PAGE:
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THE IRISH MASQUE.] From the folio, 1616. It has no date. James had great merit in the whole of his conduct with respect to Ireland, which he governed with extraordinary care, and reduced from the state of distraction in which the late Queen had left it, to a degree of tranquillity which it has not often experienced. This little piece is meant to compliment the country on its loyalty and attachment.


The King being set in expectation, out ran a fellow attired like a citizen: after him, three or four footmen, DENNISE, DONNELL, DERMOCK, and PATRICK.


OR chreeshes sayk, phair ish te king? phich ish he, ant be? show me te shweet faish, quickly. By got, o' my conshence, tish ish he! ant tou be king Yamish, me name is Dennish, I sherve ti majesties owne cashtermonger, be me trote; and cry peepsh, and pomwatersh in ti mayesties shervice, 'tis five year now. Ant tou vilt not trush me now, call up ti clarke o' ti kitchen, be ant be, shall give hish wort, upon hish book, ish true.

Don. Ish it te fashion, to beate te imbasheters, here, and knocke 'hem o'te heads phit te phoit stick?

Der. Ant make ter meshage run out a ter mouthsh, before tey shpeake vit te king?

Den. Peash Dermock, here ish te king.
Der. Phair ish te king?

Don. Phich ish te king?

Den. Tat ish te king.

Der. Ish tat te king? Got blesh him!

Den. Peash, and take heet, vat tou shaysht, man. Der. Creesh blesh him, I shay. Phat reason I tayk heet, for tat?

Don. Creesh blesh ti shweet faish, king Yamish;


and my mistresh faish too: pre te, hear me now. I am come a great vay of miles to she te now, by my fayt and trote, and graish o' got.

Den. Phat ish te meaning o' tish, Donnell? didsh tou not shay, a gotsh name, I should tell ty tale for tee? ant entrayt me come to te court, and leave me vare at shiede, and seven? by got, ish true now.

Don. Yesh. But I thanke But I thanke got I can tell my tayle my shelfe, now I be here, I warrant tee: pre de hear me, king Yamish.

Den. Pree dee heare me, king Yamish: I can tell tee better ten he.

Pat. Pree dee heare neder noder on 'hem : here'sh Dermock will shpeake better ten eder oder on 'hem.

Der. No fayt, shweet hart, tow lyesht. Patrick here ish te vesht man of hish tongue, of all de foure; pre tee now heare him.

Pat. By chreesh shave me, tow lyesht. I have te vorsht tongue in de company at thy shervish. Vill shome body shpeak?

Don. By my fayt, I vill not.

Der. By my goship's hand, I vill not.
Pat. Speake Dennish ten.

Den. If I speake, te divell tayke me. I vill give tee leave to cram my mouth phit shamrokes and butter, and vater creeshes instead of pearsh and peepsh.

Pat. If no body will shpeake, I vill shpeake. Pleash ty shweet faish, we come from Ireland.

Der. We be Irish men, an't pleash tee.

Don. Ty good shubshects of Ireland, and pleash ty mayesty.

Den. Of Connough, Leymster, Ulster, Munster. I mine one shelfe vash born in the English payle' and pleash ty mayesty.

1 I mine one shelfe vash born in the English payle.] The English pale was those parts of Ireland extended about Dublin,

Pat. Sacrament o' chreesh, tell ty tale ty shelfe, and be all tree.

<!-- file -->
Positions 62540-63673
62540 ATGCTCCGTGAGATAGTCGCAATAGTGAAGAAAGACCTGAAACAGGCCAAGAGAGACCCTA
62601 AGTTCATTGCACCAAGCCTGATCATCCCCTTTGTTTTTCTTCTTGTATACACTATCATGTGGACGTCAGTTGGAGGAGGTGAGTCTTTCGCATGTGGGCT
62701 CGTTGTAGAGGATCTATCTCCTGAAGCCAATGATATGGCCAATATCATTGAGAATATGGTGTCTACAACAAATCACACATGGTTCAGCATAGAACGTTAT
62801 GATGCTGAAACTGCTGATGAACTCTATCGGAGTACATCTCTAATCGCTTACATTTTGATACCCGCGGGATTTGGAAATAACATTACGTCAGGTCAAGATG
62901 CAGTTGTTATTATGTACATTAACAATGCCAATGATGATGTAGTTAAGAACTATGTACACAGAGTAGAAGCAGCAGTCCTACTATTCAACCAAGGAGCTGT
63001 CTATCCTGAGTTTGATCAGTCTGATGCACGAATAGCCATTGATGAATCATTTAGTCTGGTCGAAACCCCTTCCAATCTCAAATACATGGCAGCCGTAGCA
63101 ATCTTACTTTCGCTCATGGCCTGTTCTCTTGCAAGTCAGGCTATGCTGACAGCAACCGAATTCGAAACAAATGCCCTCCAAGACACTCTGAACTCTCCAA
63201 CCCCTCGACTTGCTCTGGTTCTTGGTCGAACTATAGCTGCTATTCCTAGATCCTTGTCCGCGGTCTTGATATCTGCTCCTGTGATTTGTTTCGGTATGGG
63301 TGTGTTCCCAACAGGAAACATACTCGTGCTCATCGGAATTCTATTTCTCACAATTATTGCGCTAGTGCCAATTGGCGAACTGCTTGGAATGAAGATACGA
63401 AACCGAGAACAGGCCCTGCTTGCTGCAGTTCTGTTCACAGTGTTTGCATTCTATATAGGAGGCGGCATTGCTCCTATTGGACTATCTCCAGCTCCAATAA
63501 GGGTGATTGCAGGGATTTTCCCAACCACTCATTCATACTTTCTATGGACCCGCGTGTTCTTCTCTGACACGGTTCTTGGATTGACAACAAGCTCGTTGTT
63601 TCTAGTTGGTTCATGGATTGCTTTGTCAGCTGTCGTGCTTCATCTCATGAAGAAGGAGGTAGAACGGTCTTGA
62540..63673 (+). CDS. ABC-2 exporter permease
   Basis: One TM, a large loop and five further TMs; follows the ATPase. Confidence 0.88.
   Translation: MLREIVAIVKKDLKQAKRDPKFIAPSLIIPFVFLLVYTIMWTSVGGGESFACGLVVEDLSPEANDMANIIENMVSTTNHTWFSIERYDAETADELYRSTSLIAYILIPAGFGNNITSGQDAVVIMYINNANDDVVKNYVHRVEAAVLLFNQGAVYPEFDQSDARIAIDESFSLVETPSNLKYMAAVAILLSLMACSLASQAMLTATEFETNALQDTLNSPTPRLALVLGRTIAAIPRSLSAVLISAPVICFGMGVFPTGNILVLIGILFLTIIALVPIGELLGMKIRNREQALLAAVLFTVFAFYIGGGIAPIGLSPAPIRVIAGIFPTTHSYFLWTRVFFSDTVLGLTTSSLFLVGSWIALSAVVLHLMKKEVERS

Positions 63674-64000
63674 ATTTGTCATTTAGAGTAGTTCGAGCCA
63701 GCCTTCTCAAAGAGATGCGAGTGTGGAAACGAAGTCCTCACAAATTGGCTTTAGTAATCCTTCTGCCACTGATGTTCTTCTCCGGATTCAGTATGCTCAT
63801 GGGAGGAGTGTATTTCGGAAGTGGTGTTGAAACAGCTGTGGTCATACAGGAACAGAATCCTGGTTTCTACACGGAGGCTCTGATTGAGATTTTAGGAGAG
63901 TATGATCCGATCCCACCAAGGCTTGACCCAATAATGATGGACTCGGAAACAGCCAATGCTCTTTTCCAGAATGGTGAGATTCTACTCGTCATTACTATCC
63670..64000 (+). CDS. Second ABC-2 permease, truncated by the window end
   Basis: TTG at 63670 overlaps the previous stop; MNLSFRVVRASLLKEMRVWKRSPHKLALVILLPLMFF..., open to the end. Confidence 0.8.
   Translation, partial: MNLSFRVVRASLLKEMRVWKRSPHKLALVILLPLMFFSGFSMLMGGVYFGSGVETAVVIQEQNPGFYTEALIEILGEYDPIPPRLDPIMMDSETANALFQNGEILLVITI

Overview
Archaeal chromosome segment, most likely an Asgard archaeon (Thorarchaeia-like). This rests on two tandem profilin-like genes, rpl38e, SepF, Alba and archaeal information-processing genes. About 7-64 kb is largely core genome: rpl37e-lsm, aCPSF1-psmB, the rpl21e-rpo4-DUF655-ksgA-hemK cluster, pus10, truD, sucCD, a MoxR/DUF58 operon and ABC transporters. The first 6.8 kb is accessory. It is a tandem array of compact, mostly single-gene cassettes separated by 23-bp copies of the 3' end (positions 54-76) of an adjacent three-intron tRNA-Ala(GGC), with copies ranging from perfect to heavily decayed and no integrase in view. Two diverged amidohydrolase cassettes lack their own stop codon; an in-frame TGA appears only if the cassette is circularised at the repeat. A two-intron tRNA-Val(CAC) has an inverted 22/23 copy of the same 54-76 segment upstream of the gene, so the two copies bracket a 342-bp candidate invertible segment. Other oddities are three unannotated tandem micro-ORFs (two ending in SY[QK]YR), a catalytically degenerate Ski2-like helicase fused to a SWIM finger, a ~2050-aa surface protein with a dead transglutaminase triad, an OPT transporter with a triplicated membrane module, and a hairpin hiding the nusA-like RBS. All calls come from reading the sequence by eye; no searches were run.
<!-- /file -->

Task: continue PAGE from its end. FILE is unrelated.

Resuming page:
Den. And pleash ty graish I vill tell tee, tere vash a great newesh in Ireland of a great brideal of one o' ty lords here ant be.

Pat. Ty man Robyne, tey shay."

Don. Mary ty man Toumaish, his daughter, tey shay.

Der. Ay, ty good man, Toumaish o' Shuffolke.

Don. He knoke ush o'te payt here, ash we come by, by a good token.

Der. I' fayt, tere ish very much phoyt stick here stirring to-night. He takes ush for no shquires I tinke.

But tish marriage

Pat. No, he tinksh not ve be imbasheters. Don. No fayt, I tinke sho too. bring over a doshen of our besht mayshters, to be

which in the reign of Henry II. were possessed by the English. This district was sometimes larger, and sometimes less in different ages, as the English or Irish power prevailed. But the counties of Louth, Dublin, Meath, Kildare, and Carlow, being for the most part obedient to the English laws, went under the more immediate denomination of the Pale. WHAL.


2 Ty man Robyne.] This alludes to the marriage of the favourite, Robert Carr, earl of Somerset, with the daughter of Thomas, earl of Suffolk. This too celebrated lady was the divorced wife of lord Essex and the "brideal" of which Dennis speaks, took place on the fifth of December, 1613, so that the date of this Masque may be safely referred to the succeeding festival, or the commencement of the new year. In March 1613 too, James had completed his plans for the pacification of Ireland; so that the appearance of the "imbasheters" was not ill-timed.

The young countess of Essex had already made the first step in her career of blood; but no murmur of it had yet reached the ear of James; and, as Wilson tells us, "all the splendid equipage, and magnificent preparation that could either fill a court with delight or a people with admiration, were not wanting for the marriage." Other poets were however called in upon the occasion; and the only notice which Jonson appears to have taken of this ill-omened match, is contained in the simple mention of the parties' names in the text.

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